Some other kingdom

Politicians, we assume, are in it for power, as are journalists and those in the entertainment industry who hit lucky and become celebrities. All become, in some measure at least, recipients of our own fantasy projections, which is what makes it OK for us to make blanket assumptions about them and about their motives.

So it is not surprising that when they fall they fall hard and, to a certain extent, we fall with them. When people in power betray the trust of those who put them there, the fall is all the harder for everyone. Fallen celebrities, as well as fallen leaders, remind us of their humanity and hence of our own. Their limitations and frailty, when so harshly revealed, also serve as a reality check of sorts for the rest of us. They reveal the way we consciously or unconsciously collude with the fame fantasy, relishing the circumstances which have brought about the downfall of the famous.

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The bishops: the real opposition?

Church leaders have been making waves criticising the Government’s latest moves to drive the poor into ever-greater poverty. Last week Archbishop Vincent Nichols, about to be made a cardinal, said in an interview with the Daily Telegraph:

Two things. One is that the basic safety net that was there to guarantee that people would not be left in hunger or in destitution has actually been torn apart. It no longer exists. And that is a real real dramatic crisis. And the second is that in this context the administration of social assistance I am told has become more and more punitive, so if applicants don’t get it right, then they have to wait, and they have to wait for ten days or two weeks with nothing… For a country of our affluence that quite frankly is a disgrace.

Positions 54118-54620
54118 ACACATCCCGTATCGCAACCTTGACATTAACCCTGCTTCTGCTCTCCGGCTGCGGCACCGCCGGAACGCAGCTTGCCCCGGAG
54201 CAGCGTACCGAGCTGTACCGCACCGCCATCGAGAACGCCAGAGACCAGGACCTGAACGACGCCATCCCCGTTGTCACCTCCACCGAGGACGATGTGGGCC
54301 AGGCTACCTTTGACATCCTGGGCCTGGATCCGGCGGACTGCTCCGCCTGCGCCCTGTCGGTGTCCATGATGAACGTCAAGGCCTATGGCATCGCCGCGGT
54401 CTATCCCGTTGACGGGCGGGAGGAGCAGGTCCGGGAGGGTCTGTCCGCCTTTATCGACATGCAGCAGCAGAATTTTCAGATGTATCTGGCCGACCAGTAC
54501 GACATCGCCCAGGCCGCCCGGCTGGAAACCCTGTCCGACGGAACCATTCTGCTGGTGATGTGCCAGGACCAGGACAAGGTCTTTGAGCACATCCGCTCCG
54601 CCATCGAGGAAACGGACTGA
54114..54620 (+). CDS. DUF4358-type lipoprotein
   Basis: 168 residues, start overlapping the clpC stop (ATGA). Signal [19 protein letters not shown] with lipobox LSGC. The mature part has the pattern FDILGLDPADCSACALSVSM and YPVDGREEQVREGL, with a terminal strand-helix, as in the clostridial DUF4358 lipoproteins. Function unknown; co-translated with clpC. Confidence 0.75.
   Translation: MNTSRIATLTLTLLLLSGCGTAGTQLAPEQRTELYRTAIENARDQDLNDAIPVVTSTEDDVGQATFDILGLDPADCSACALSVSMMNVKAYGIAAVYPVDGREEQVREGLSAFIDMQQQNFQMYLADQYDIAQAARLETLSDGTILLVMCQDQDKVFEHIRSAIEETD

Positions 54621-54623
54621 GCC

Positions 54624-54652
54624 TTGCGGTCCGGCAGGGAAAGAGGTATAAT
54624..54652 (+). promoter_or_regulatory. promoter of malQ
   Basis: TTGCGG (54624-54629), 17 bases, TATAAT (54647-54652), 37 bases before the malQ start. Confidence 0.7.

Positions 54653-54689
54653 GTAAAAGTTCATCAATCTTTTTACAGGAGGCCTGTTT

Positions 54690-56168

Protestants, not to be outdone, followed his lead.

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Gay marriage: the bible is not perspicuous

This is about the Church of England’s position on gay marriage and the authority of the Bible

General Synod, meeting last week, at last produced an overwhelming majority in favour of speeding up the introduction of women bishops, thus at last accepting that persistently opposing modern society isn’t a good idea.

In the case of gay marriage, we are moving more slowly.

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Churches: believing, expressing, relating

A few days ago I put up a post responding to the statistics in the Church Times about patterns of churchgoing. I was quite struck by the comments, which not only offered fresh insights but confirmed the statistics: religious people think for themselves regardless of what church leaders teach.

The thinking is going in a particular direction. Last year we celebrated 50 years of John Robinson’s Honest to God. Those who in 1963 welcomed his approach were rebelling against the official doctrines of the churches; now, even regular churchgoers, far from rebelling against them, just ignore them. The question is: what are we going to replace them with?

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Why go to church anyway?

It’s a good sign. The Church Times is publishing a four-part series of articles on the state of the Church of England. The news is mostly discouraging, but never mind.

The series began last week with an article by Linda Woodhead describing her research into people’s attitudes to churches. Apparently only 9% of religious believers accept the authority of their leaders, and they are mainly Baptists and Muslims. Old people turn up their noses at churches because they are boring and stuffy, young people because they discriminate against women and gay people.

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